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Jeopardy!  Million Dollar Celebrity Invitational  Tournament Show Taping
Game show host Alex Trebek poses on the set of the "Jeopardy!" Million Dollar Celebrity Invitational Tournament Show Taping on April 17, 2010 in Culver City, California.
Amanda Edwards—Getty Images

A Jeopardy contestant's mispronunciation of the word "gangsta" lost him $3,200 on the show Monday evening — and elicited strong reactions from viewers online.

Nick Spicher, a museum educator from Everett, Wash., went on to win Monday's round of Jeopardy with $15,201, even with what could have been a game-losing mistake along the way.

Alex Trebek, the game show's longtime host, posed the $1,600 clue for the "Music & Literature Before & After" category: "A song by Coolio from Dangerous Minds goes back in time to become a 1667 John Milton classic."

Spicher responded, "What is 'Gangster's Paradise Lost'" — a play on Coolio's song "Gangsta's Paradise" and Milton's Paradise Lost. Initially, Trebek said Spicher had the correct answer. But later, Trebek revealed some bad news.

"The judges have reevaluated one of your responses a few moments ago, Nick," Trebek said. "You said 'Gangster's' instead of 'Gangsta's' on that song by Coolio."

At that point Spicher's winnings dropped from $12,000 to $8,800, thus losing $3,200 and putting him in second place. Fortunately for Spicher, he rallied to win Monday night's show, and went on to get second place and $2,000 on Tuesday night.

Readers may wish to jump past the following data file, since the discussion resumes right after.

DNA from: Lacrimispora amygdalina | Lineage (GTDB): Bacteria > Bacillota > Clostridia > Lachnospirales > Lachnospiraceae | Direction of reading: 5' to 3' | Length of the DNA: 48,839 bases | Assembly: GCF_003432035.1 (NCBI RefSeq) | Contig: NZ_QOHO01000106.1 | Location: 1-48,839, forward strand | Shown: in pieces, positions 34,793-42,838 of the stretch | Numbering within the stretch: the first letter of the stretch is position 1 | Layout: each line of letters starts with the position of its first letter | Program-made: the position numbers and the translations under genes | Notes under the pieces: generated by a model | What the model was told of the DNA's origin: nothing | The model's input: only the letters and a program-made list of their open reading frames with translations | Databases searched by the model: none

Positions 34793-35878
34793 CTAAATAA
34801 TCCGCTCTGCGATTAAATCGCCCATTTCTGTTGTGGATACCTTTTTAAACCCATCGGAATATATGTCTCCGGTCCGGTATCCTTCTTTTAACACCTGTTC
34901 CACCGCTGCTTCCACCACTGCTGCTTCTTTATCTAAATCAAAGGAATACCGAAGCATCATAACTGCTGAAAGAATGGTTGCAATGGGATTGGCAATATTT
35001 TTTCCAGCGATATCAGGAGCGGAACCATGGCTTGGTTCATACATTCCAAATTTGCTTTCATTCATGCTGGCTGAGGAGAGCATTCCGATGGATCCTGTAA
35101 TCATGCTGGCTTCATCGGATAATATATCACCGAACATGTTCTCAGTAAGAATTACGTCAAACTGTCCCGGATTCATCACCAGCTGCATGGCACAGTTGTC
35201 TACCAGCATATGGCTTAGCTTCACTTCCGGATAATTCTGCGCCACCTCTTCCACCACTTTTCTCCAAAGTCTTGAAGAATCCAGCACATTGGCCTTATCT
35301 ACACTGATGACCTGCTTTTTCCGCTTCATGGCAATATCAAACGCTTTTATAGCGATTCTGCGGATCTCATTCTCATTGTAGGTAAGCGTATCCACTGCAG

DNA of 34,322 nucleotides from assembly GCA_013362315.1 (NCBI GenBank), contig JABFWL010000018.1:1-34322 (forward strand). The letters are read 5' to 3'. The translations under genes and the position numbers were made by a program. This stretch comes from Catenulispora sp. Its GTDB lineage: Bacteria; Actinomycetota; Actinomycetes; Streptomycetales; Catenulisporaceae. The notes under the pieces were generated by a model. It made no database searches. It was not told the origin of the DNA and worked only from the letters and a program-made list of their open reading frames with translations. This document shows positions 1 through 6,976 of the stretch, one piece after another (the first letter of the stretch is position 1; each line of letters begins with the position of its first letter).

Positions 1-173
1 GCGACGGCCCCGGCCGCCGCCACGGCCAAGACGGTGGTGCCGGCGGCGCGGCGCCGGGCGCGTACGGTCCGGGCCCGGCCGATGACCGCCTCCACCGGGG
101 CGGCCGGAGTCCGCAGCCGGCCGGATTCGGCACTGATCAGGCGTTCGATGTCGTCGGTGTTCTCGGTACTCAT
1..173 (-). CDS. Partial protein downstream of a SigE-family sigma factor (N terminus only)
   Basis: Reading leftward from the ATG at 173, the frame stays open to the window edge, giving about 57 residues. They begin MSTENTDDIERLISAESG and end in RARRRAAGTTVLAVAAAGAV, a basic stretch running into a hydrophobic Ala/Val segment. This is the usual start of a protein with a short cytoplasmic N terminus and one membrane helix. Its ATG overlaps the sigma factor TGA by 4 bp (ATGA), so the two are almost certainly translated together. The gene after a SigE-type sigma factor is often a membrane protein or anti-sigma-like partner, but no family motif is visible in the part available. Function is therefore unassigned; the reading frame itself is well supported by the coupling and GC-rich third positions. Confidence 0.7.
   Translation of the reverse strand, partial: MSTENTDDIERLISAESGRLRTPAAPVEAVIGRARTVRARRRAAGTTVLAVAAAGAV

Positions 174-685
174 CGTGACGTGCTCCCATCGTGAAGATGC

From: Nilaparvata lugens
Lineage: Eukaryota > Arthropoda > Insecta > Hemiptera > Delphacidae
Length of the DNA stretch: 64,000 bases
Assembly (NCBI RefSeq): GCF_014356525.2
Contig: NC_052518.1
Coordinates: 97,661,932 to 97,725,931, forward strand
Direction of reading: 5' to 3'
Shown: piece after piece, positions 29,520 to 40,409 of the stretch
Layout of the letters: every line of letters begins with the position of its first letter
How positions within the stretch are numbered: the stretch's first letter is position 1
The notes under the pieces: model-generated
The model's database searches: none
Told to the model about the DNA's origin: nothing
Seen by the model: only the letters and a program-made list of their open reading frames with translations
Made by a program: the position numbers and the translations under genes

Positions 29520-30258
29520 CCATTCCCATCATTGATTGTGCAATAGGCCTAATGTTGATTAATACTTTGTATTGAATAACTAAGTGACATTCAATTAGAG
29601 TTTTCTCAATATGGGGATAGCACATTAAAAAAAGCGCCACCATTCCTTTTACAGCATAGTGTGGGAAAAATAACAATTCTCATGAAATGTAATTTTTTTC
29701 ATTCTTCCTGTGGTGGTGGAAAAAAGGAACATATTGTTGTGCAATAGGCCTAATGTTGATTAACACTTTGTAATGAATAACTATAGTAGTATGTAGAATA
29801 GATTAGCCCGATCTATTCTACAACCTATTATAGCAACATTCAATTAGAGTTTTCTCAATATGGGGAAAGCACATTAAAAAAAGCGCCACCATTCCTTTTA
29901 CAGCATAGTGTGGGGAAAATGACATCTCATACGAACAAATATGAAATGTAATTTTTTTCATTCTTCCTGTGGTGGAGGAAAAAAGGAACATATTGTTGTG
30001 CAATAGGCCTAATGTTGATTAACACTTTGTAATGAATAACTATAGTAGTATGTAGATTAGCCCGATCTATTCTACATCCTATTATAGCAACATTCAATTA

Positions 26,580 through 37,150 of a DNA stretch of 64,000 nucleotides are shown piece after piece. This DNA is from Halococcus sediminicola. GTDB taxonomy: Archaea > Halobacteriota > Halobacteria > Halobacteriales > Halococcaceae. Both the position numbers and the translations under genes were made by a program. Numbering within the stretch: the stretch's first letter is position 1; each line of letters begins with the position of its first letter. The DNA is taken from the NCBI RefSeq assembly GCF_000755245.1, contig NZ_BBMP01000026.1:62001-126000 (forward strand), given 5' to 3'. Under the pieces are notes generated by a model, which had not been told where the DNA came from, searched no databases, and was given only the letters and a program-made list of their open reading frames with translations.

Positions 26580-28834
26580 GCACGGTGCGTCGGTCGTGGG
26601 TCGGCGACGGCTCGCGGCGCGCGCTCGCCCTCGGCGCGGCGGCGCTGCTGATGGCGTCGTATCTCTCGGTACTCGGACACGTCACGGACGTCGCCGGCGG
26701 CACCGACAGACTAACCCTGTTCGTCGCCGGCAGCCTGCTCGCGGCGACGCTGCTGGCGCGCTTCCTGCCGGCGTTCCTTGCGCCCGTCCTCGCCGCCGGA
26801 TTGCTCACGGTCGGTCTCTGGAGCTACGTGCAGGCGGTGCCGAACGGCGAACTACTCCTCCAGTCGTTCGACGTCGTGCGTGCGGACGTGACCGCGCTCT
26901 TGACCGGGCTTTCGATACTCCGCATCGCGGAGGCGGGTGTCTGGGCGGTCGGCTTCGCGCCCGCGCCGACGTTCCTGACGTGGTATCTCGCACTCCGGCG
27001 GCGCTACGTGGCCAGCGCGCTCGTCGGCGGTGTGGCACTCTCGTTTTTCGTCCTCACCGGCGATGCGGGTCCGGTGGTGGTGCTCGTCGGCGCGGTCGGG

Jeopardy released a statement from the show's Judges' Table on Monday night, explaining how the mispronunciation elicited the correction. "Gangsta" and "gangster" have two different listings in the Oxford English Dictionary, Jeopardy's Judges' Table noted.

"Nick changed not only the song’s title, but also its meaning ­– making his response unacceptable," they wrote.

The clip of Spicher's answer went viral this week as viewers shared the slight slip-up on social media.

On what appears to be Spicher's Twitter account, he live-tweeted his appearance on Tuesday night's episode and joked about how his mistake had gone viral. He tweeted that he thought he had said "gangsta," but said the show "had every right to call me out on it."

"I still don't know what to make of this whole Coolio thing," Spicher wrote on Twitter Tuesday. "I think I already said all I'm going to say on it. I'm glad people are having fun with it. And I hope it blows over soon.;)"